Reliever Ron Mahay can breathe easier. Second baseman Mark Grudzielanek’s desire to play for a contender now likely hinges on the Royals somehow climbing back into the race.
Everyone is staying put for now.
The clock struck 3 p.m. Thursday without the Royals making any trades prior to the non-waiver deadline.
“We just felt at the end of the day,” general manager Dayton Moore said, “that we needed to keep this group together and stand pat with what we have. If we felt, if I felt, there was an opportunity to improve our team for the long term, I would have done it.”
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Several clubs, notably the Phillies and Red Sox, sought Mahay, who has a 1.75 ERA in 47 appearances. Mahay’s value is further enhanced because he is under contract through next season at $4 million a year.
The Royals remain willing to trade Grudzielanek, who will be a free agent after the season. Unless the club offers arbitration on his $4.5 million salary, which seems unlikely, it will receive no compensatory draft picks if he signs elsewhere.
Moore also showed a reluctance to tamper with the club’s young rotation. The Rangers and numerous other clubs asked about Zack Greinke; the Yankees took a long look at Brian Bannister.
“We felt it was important to protect our (starting) pitching staff and keep our core together,” Moore said. “We also wanted to keep our bullpen intact. It’s one of the best bullpens I’ve ever been associated with.”
The deadline doesn’t prevent teams from making trades throughout the season’s final two months. It gets tougher, however. Players must now clear waivers before they can be traded.
That means all 29 other teams must choose not to put in a waiver claim _ and assume the player’s contract _ in order for a player to be dealt.
Teams routinely send each of their players through waivers in an effort to gain maximum flexibility. A team can recall a claimed player only once during a waiver period.
If a player is sent through waivers a second time in the same waiver period and claimed, that team gets the player. Also, a team can’t rescind a claim. If a team is awarded a player through a waiver claim, it has to take him.
A team losing a claimed player receives no compensation.
The new waiver period starts today and runs through the end of the season.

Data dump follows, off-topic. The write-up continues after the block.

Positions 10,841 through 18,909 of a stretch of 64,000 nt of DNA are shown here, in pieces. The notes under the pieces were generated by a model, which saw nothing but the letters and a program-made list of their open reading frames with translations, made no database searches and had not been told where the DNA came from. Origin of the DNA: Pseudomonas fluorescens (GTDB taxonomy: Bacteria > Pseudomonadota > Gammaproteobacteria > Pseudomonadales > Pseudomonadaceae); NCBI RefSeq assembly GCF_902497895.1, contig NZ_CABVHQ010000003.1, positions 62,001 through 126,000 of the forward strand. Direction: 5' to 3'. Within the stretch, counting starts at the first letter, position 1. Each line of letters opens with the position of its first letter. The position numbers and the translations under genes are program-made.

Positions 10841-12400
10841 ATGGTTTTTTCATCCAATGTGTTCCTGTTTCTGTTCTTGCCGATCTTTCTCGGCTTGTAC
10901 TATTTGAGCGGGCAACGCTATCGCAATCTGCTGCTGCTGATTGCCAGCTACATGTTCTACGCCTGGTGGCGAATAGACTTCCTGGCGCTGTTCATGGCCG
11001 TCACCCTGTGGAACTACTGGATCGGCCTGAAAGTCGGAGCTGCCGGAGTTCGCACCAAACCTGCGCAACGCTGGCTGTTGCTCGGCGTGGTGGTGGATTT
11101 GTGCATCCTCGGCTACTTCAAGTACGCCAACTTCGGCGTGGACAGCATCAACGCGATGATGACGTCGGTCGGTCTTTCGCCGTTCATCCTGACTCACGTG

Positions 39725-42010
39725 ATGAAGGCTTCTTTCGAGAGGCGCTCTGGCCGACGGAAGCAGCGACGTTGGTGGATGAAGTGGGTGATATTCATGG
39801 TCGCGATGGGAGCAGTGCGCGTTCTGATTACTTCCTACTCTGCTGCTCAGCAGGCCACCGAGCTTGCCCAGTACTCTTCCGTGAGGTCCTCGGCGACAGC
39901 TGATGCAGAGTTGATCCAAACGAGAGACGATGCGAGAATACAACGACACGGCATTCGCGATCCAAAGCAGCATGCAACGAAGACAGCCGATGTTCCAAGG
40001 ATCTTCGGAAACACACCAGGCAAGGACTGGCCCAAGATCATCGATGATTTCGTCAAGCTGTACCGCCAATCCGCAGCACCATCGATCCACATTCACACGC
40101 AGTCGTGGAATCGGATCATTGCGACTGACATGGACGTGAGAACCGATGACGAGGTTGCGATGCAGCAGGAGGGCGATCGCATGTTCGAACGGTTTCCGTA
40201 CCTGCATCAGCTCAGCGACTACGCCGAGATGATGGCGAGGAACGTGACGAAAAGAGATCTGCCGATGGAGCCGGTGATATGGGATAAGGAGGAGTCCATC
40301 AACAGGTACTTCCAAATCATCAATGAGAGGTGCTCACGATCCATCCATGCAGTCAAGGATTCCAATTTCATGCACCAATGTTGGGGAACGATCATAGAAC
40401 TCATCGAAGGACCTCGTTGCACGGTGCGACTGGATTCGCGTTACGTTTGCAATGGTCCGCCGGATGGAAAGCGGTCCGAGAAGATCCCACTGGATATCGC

Other waiver rules:
If no team claims a player, he can be traded to any team in either league.
If a player is claimed by only one team, he can only be traded to that team if he isn’t recalled by his current team.
If a player is claimed by more than one team, the team with worst record in that player’s league is awarded the player. He can only be traded to that team if not recalled by his current team. The same procedure applies if the player is only claimed by teams in the other league.
Teams can place up to seven players on waivers each day.
Players remain on waivers for 47½ hours before clearing. One other thing to remember: Players added to a club’s roster after Aug. 31 are not eligible for postseason play.
Soria’s year at closer
The Mexicutioner marked his one-year anniversary Thursday as the Royals’ closer. It was last July 31 that Joakim Soria assumed the role when the club traded veteran Octavio Dotel to Atlanta for pitcher Kyle Davies.
Let’s run the numbers:
Soria is 2-2 with 37 saves in 40 opportunities and a 1.83 ERA in 68 games. He is averaging 9.4 strikeouts and just 1.6 walks per nine innings while allowing only 40 hits in 73 2/3 innings. Only six relievers have more saves in that span and only two relievers have a lower ERA while recording at least 20 saves in that span. Twins closer Joe Nathan is the only reliever who ranks ahead of Soria on both lists.
Minor details Right-hander Carlos Rosa hasn’t pitched at Class AAA Omaha since July 13 because of soreness in his forearm. Club officials don’t believe the injury is serious but are taking a cautious approach since Rosa, 23, is viewed as of the organization’s top prospects. Rosa is 4-2 with a 3.78 ERA in nine starts since his promotion from Class AA Northwest Arkansas. Tentative plans call for him to test his forearm next week in a simulated game.
Looking back It was 15 years ago Friday _ Aug. 1, 1993 _ that Royals owner Ewing Kauffman, 76, succumbed to bone cancer in his sleep at his home in Mission Hills. Kauffman’s illness prevented him from attending the renaming of Royals Stadium in his honor on July 2. To reach Bob Dutton, Royals reporter for The Star, call (816) 234-4352 or send email to email@example.com.
Saves leaders since Aug. 1, 2007
1. Francisco Rodriguez, Angels 592. Jonathan Papelbon, Red Sox 443. José Valverde, Diamondbacks/Astros 434. Joe Nathan, Twins 425. Mariano Rivera, Yankees 406. Brad Lidge, Astros/Phillies 397. Joakim Soria, Royals 37Billy Wagner, Mets 37
Closers’ ERA leaders since Aug. 1, 2007
(minimum 20 saves)
1. Joe Nathan, Twins 1.362. Takashi Saito, Dodgers 1.803. Joakim Soria, Royals 1.834. Bobby Jenks, White Sox 1.895. Jonathan Papelbon, Red Sox 1.916. Mariano Rivera, Yankees 2.067. Troy Percival, Rays 2.488. Francisco Rodriguez, Angels 2.66